G20 vows to combat corporate tax avoidance

The G20 finance ministers in Moscow, 16 Feb A communique from the G20 finance ministers spelt out opposition to any "currency war"

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G20 finance ministers meeting in Moscow have pledged to crack down on tax avoidance by multinational companies.

The final communique said members were determined to develop measures to stop firms shifting profits from a home country to pay less tax elsewhere.

The UK, France and Germany were the main movers behind the drive.

The communique also said members would refrain from devaluing their currencies to gain economic advantage, amid fears of a new "currency war".

The fears had been sparked by Japan's recent policies, which have driven down the value of the yen, aiding its exporters.

'Strongly determined'

A recent survey carried out by the Organisation of Economic Co-operation and Development (OECD) found that multinational firms could exploit gaps between tax rules in the different countries in which they operate.

The finance ministers of the UK, France and Germany - George Osborne, Pierre Moscovici and Wolfgang Schaeuble - said international action was needed to crack down on companies which transfer profits from their home country to another in order to pay lower taxes.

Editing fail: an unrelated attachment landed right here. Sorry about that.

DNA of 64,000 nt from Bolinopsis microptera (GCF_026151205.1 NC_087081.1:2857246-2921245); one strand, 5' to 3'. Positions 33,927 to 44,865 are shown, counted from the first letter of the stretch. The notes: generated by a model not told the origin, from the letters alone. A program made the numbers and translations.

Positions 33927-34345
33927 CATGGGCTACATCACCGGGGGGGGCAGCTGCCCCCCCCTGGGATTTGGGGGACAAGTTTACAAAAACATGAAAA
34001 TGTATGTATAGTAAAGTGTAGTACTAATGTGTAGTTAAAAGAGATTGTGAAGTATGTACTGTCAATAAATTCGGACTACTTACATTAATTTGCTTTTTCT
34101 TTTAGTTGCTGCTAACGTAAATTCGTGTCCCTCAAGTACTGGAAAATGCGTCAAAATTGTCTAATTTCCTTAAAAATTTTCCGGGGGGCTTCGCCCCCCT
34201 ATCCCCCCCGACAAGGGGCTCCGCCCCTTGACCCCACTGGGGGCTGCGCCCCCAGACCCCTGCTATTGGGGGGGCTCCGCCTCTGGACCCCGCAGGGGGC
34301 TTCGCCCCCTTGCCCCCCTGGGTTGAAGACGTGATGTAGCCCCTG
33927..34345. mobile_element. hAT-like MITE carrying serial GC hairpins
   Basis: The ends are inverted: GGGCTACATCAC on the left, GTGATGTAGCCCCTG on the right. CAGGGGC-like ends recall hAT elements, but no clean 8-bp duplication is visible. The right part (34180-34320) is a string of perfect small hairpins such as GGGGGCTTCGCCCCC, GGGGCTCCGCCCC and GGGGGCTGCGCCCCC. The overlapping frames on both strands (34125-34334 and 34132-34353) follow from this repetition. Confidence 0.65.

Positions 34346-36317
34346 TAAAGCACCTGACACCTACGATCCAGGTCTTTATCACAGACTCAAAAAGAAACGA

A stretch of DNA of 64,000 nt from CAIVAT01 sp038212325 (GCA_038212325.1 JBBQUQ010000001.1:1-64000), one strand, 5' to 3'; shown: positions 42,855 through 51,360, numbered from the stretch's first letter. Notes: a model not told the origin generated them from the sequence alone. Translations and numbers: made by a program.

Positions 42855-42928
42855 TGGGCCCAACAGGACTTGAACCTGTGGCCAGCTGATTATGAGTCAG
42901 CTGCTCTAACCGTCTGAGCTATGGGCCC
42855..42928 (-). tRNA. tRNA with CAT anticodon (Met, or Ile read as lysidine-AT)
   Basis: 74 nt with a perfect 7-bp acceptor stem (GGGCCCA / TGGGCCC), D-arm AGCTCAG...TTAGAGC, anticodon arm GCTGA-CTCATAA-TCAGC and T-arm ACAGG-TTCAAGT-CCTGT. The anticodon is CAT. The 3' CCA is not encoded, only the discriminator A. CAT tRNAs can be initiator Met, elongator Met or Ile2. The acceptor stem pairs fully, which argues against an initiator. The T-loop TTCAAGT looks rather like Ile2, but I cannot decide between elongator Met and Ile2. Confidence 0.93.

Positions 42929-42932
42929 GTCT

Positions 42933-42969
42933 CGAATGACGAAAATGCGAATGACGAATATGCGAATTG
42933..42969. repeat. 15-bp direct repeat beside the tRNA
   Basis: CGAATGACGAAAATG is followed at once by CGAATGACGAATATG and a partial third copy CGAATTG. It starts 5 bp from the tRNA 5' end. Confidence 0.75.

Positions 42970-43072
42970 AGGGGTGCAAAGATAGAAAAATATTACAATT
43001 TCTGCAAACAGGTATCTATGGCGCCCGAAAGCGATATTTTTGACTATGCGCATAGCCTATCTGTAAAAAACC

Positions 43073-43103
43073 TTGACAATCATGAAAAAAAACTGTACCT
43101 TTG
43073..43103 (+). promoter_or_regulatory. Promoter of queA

What is Transfer Pricing?

CompuGlobalHyperMegaNet UK Ltd is a subsidiary of the imaginary US company CompuGlobalHyperMegaNet Corp. It assembles widgets from parts manufactured at CGHMN Corp factories in China, and then sells them in the UK.

CompuGlobalHyperMegaNet UK Ltd's profit statement

Total sales revenues

£100m

- Cost of parts from China

£50m

- Labour costs and UK overheads

£25m

- Royalty fee paid to CGHMN Corp*

£15m

- Interest on loan from CGHMN Corp

£5m

Total costs

£95m

Taxable profit (revenues minus costs)

£5m

"Transfer pricing" rules apply to the cost of parts, the fee payment and the interest on the loan. If CGHMN Inc overcharged for any of these, it would reduce CGHMN UK Ltd's corporation tax bill in the UK, while increasing CGHMN Corp's taxable profits in another country.

*For usage of intellectual property rights and brands owned by the US company

Mr Osborne decried a global taxation system he said had been guided by principles set out by the League of Nations in the 1920s, with few changes since.

He said: "We want businesses to pay the taxes that we set in our countries. And that cannot be achieved by one country alone."